Spring gardening

by Lyn Bagnall

Spring bulbs provide a lovely display in spring. A moderate application of complete organic fertiliser and regular watering in dry weather will help them perform at their best. Once flowering has finished, allow foliage to remain on the plants until it has completely died back. As foliage yellows it is drawing nutrients from the leaves into the bulbs to provide energy for next year’s growth. Cutting foliage too soon will only weaken the bulbs.

To keep tomato plants healthy, a deep watering once or twice (in hot, dry weather) a week is better than a daily late watering. As flowers start to form on tomato plants, a light application of a complete organic fertiliser will ensure good cropping.

Just a reminder that it is a legal requirement to remove galls from citrus trees by the end of August. Gall wasps larvae weaken trees. Adult wasps emerge from the galls in September or October and, as gall wasps are poor flyers, they prefer to lay their eggs in new shoots on the same tree. If you haven’t already done so, check citrus trees (especially grapefruit and lemons) now and prune off any galls. Galls are swellings in a section of main stems or fruit stalks. Old galls are dotted with tiny holes where previous wasps have emerged. Burn prunings or dispose of them in a sealed plastic bag.

The following gardening advice for October is suitable for most areas of the Manning Valley. Further advice on individual plants and tips on how to address gardening problems can be found on my blog, aussieorganicgardening.com

For gardeners who do not use moon planting: sow or plant out any of the following list at any time this month, although you may find germination rates are poor when the Moon is in Last Quarter phase.

During Full Moon phase: [from all day on 1st to all day on 4th October]. In frost-free areas, Jerusalem artichoke, carrot, potato and radish can be sown directly into beds, and banana passionfruit, passionfruit and tropical guava can be planted. Asparagus seed, beetroot, sweet potato and chives can be sown in a cold frame.

After frost, avocado, blueberry, citrus, cherry guava, macadamia, olive, marjoram, oregano, sage, rosemary, French tarragon, thyme and evergreen trees, shrubs and vines can also be planted.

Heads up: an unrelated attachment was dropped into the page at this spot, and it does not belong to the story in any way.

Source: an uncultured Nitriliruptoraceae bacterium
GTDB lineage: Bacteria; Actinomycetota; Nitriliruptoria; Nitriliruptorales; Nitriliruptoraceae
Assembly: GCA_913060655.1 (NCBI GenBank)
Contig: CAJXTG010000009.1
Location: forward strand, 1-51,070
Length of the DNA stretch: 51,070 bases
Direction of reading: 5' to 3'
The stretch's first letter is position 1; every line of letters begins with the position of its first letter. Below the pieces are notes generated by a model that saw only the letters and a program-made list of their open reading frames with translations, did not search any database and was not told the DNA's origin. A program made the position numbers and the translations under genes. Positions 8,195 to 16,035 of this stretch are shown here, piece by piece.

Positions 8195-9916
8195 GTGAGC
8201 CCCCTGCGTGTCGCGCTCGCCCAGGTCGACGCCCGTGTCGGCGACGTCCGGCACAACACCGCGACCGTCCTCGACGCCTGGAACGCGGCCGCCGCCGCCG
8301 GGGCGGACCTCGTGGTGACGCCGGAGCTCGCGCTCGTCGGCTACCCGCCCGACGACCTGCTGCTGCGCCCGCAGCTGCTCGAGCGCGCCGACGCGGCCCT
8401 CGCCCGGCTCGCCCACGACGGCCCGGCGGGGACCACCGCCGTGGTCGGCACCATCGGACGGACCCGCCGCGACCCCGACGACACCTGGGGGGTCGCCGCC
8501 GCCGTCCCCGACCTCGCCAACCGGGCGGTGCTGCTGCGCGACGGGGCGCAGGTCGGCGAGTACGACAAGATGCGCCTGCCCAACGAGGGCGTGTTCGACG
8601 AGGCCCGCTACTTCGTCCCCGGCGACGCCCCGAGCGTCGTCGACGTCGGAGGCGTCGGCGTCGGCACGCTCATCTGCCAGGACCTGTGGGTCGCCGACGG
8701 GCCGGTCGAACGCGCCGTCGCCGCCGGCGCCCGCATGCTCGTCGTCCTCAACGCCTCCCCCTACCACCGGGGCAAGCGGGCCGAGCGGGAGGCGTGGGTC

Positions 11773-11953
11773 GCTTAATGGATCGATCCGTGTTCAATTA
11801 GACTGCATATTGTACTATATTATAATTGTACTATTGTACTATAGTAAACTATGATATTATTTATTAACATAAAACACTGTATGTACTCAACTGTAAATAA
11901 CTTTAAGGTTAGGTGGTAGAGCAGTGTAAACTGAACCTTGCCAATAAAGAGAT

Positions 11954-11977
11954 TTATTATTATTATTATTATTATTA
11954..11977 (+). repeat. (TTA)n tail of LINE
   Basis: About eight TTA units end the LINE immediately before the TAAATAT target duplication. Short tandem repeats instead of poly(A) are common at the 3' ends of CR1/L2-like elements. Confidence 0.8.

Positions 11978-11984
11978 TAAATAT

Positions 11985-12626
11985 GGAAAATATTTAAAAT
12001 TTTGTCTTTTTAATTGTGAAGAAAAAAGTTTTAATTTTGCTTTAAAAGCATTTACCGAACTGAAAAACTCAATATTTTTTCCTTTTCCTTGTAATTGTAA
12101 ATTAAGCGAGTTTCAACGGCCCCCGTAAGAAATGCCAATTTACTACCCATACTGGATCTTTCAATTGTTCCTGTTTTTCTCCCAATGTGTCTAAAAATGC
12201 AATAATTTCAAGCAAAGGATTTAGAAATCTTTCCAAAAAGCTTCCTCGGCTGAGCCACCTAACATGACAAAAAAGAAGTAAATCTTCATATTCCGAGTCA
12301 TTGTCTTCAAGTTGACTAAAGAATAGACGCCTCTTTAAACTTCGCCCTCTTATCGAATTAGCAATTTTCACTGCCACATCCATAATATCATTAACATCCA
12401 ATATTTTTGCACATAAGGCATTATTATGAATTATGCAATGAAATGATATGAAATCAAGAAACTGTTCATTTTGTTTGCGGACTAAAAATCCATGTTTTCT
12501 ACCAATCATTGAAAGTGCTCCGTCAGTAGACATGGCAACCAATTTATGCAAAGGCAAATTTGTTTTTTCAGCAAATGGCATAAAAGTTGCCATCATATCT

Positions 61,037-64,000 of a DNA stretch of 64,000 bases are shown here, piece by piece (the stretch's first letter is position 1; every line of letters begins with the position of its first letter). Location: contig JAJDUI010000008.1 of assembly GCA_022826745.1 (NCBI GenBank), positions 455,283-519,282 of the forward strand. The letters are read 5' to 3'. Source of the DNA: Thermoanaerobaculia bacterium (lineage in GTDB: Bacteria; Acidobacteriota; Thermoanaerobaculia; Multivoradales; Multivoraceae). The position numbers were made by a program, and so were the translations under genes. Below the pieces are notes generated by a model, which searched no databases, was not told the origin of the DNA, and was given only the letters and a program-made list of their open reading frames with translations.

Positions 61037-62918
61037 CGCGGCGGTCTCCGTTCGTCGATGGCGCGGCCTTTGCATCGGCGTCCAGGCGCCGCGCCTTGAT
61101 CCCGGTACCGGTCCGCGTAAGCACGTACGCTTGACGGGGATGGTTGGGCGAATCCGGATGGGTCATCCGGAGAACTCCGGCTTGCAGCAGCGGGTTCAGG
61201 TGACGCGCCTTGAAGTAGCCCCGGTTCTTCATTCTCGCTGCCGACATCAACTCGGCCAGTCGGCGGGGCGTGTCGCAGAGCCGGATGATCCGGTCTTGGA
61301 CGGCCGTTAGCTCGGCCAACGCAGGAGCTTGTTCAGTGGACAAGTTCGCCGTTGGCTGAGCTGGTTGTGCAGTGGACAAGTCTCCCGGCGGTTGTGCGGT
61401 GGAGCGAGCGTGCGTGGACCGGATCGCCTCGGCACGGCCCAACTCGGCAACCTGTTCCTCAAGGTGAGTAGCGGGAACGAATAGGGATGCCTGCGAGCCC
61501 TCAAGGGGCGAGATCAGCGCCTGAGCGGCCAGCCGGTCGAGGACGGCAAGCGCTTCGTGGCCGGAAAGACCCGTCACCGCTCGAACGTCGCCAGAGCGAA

During Last Quarter phase: [No sowing between 5th and 12th October.] A good phase for removing weeds that can be hosts for garden pests and for general garden maintenance.

Before Full Moon: [from all day on 14th to 6:30 pm on 20th and from all day on 22nd to 10:am on 27th]. Bush and climbing beans, suitable Chinese cabbage, grain crops, rocket, NZ spinach, tatsoi, sunflower and sweet corn can be sown directly into beds, as well as a green manure crop of clover, buckwheat, millet, Japanese millet, pigeon pea, soybean – or sorghum late in October.

Cabbage, capsicum, celery, cucumber, eggplant, leek, lettuce, pumpkin, rockmelon, rosella, silver beet, spring onions, summer squash, tomato, watermelon, zucchini, basil, dill, parsley and flowering annuals can be sown or planted out.

Full Moon phase: [from 10:00 am on 28th to all day on 31st]. During Full Moon phase, asparagus seed, banana passionfruit, beetroot, carrot, Jerusalem artichoke, passionfruit, pawpaw, potato, radish, sweet potato, chives and lawn seed can be sown directly into beds. Avocado, blueberry, citrus, tropical and cherry guava, macadamia, mango, pawpaw, marjoram, oregano, sage, rosemary, French tarragon, thyme and evergreen trees, shrubs, herbaceous perennials and vines can be planted, and turf laid.

Lightly fertilise young citrus, divide chives and day lilies, and re-pot pot plants.

 

One Response to Spring gardening

  1. Spring is really a promising time for gardening. It’s the best season to grow any kind of plant. I can’t wait for next spring and start planting again. Nice blog post by the way. It’s a worth while read.

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